Talk of the “new normal” has replaced discussing the weather nowadays. It’s become almost second nature to wonder where we are and where we’re heading in our collective COVID-19 journey. And while we all can recognize that we are indeed living in a new normal, it can be difficult to keep up with the everyday changes to that new normal. We’re hoping to provide some clarity, so we broke down the facts of the current CDC guidelines for those fully vaccinated.
The following recommendations were provided by the CDC and apply to non-healthcare settings.
The rise of COVID-19 vaccines
With Pfizer, Moderna and Johnson & Johnson vaccines authorized for emergency use and more vaccines on their way to FDA for review, we’ve made a lot of progress in our vaccination journey. This is something to celebrate as we know the currently authorized vaccines are incredibly effective at protecting people against death from COVID-19, as well as symptomatic and severe COVID-19. On top of that, there is a growing body of evidence that suggests fully vaccinated people are not only less likely to have asymptomatic COVID-19, but are also less likely to transmit COVID-19 all together!
While there are still many things we don’t know yet, we have reached a point where our usual prevention strategies can be altered – but only for those who are fully vaccinated. At this time, these new guidelines do not pertain to non-vaccinated individuals. Please continue to practice all preventive steps as recommended by the CDC.
What does it mean to be fully vaccinated?
You are considered fully vaccinated if…
- It’s been two weeks from finishing any two dose COVID-19 vaccine, like Pfizer or Moderna OR
- It’s been two weeks after your first and only dose of the Johnson & Johnson vaccine.
New guidelines for fully vaccinated individuals
- In private settings, you can be around other fully vaccinated people indoors without wearing a mask.
- In private settings, you can be around unvaccinated people from one other household, indoors and without masks, unless any of the people in that household are at-risk for severe COVID-19 or live with someone who is at-risk for severe COVID-19.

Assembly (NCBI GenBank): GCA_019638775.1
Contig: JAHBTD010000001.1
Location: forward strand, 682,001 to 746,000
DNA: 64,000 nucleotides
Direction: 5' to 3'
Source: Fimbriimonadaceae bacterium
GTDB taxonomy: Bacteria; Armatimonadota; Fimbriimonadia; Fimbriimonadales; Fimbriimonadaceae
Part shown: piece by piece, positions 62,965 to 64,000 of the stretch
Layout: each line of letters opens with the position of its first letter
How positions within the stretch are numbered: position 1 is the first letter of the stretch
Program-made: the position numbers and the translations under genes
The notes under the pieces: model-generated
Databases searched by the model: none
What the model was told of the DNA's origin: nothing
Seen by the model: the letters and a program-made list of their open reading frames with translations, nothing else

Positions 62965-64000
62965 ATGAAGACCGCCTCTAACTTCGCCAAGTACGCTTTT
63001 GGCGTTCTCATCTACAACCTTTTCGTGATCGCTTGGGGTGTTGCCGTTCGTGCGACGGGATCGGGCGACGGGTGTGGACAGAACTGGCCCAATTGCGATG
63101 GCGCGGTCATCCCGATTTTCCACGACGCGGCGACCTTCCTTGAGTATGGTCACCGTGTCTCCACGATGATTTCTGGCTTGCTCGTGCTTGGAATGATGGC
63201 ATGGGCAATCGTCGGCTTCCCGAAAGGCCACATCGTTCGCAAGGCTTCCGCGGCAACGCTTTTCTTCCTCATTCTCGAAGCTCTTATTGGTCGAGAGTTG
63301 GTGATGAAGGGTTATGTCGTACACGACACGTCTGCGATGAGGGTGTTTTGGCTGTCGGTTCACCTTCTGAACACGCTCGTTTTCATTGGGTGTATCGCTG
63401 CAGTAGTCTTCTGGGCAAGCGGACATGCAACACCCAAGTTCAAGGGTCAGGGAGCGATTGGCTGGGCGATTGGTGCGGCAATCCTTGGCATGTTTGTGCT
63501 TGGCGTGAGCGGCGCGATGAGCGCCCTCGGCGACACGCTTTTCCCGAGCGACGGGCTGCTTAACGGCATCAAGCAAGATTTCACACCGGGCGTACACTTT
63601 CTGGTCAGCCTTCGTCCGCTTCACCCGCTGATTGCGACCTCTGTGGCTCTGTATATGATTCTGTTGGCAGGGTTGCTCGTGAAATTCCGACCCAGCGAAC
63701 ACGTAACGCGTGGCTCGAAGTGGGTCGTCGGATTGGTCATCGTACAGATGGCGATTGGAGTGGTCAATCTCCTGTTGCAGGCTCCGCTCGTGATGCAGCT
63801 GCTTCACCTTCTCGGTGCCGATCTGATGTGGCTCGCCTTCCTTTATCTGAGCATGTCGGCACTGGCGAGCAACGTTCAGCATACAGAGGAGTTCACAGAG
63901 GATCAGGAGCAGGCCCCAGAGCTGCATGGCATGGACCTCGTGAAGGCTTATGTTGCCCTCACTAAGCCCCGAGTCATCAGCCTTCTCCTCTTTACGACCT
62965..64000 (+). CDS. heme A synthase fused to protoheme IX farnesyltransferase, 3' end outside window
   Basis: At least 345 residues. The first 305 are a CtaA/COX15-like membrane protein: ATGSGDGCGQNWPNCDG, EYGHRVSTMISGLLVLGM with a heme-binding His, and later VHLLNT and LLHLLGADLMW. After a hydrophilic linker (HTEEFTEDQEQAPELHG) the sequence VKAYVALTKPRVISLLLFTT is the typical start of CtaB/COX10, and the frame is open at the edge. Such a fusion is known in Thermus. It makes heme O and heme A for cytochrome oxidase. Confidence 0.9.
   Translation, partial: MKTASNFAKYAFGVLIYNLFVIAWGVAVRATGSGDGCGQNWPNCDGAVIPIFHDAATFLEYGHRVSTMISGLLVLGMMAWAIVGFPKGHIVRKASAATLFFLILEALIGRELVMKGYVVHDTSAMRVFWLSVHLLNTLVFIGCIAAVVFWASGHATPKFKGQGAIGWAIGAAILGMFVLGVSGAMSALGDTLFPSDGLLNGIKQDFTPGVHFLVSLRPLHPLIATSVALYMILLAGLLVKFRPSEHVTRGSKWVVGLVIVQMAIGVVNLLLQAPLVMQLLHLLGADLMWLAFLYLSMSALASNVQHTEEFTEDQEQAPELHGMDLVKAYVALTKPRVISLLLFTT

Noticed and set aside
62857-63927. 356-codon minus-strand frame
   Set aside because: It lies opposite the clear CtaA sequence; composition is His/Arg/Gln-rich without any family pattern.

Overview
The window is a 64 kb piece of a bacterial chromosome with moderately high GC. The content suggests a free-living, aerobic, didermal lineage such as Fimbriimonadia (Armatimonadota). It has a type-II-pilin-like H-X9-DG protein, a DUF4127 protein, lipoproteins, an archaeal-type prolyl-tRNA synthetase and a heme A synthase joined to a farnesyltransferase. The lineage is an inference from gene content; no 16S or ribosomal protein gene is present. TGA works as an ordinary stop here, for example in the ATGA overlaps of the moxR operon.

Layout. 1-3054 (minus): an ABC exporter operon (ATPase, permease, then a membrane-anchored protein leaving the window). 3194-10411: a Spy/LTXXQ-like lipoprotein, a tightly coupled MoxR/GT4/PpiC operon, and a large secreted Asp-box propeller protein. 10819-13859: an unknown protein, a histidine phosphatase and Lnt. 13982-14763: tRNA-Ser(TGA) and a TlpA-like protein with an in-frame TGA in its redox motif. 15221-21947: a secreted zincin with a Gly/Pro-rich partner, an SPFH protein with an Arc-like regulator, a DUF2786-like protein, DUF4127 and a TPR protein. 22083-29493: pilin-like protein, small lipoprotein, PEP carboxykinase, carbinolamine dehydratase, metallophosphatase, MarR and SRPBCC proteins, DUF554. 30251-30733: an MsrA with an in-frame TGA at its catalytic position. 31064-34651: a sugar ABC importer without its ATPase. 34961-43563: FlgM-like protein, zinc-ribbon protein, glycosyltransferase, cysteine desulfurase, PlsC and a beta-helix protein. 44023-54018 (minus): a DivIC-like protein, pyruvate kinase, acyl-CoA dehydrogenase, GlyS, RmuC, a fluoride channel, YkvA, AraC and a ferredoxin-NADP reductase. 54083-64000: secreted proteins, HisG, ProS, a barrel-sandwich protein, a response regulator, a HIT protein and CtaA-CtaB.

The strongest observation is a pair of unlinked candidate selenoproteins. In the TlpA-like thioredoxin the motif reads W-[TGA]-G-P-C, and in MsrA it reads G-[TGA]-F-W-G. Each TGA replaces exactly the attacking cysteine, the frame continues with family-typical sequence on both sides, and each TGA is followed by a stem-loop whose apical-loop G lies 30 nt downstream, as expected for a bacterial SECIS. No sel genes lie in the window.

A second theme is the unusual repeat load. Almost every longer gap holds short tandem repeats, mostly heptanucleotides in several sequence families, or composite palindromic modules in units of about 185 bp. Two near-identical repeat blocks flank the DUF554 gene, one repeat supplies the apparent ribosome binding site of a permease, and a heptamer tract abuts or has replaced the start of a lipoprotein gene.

- If you have been around someone with COVID-19, you do not need to quarantine or get tested unless you have symptoms. This does not apply if you live in a group setting, such as a correctional or detention facility or a group home. In this case, you should still quarantine and get tested, even if you are not presenting symptoms.
Continuing guidelines for fully vaccinated individuals
- You should still practice mitigation strategies in public, around unvaccinated people from multiple households and when visiting an unvaccinated person who is at-risk for severe COVID-19, in order to protect yourself and those around you. These strategies include:
- Mask wearing
- Social distancing (6 feet apart; 8 to 10 feet is better)
- Hand hygiene
- Avoiding crowds and poorly ventilated spaces.
- You should still avoid medium to large-sized gatherings.
- You should delay travel and stay home to protect yourself and others from COVID-19, even if you are vaccinated. Travel increases your chance of spreading and getting COVID-19.
- You should still watch for COVID-19 symptoms, especially if you’ve been exposed.
- If you do have symptoms, you should be tested and isolate from others.
- You will still need to follow your workplace safety guidelines.
If you think you may have come into contact with someone who has COVID-19, call your primary care doctor or the Ohio Department of Health call center. The call center is now open seven days a week from 9 a.m. to 8 p.m. to answer your COVID-19 questions, and can be reached at 1 (833) 4-ASK-ODH (1 (833) 427-5634).
The information in this article was updated on March 11, 2021. For the latest information concerning COVID-19, visit the CDC’s website.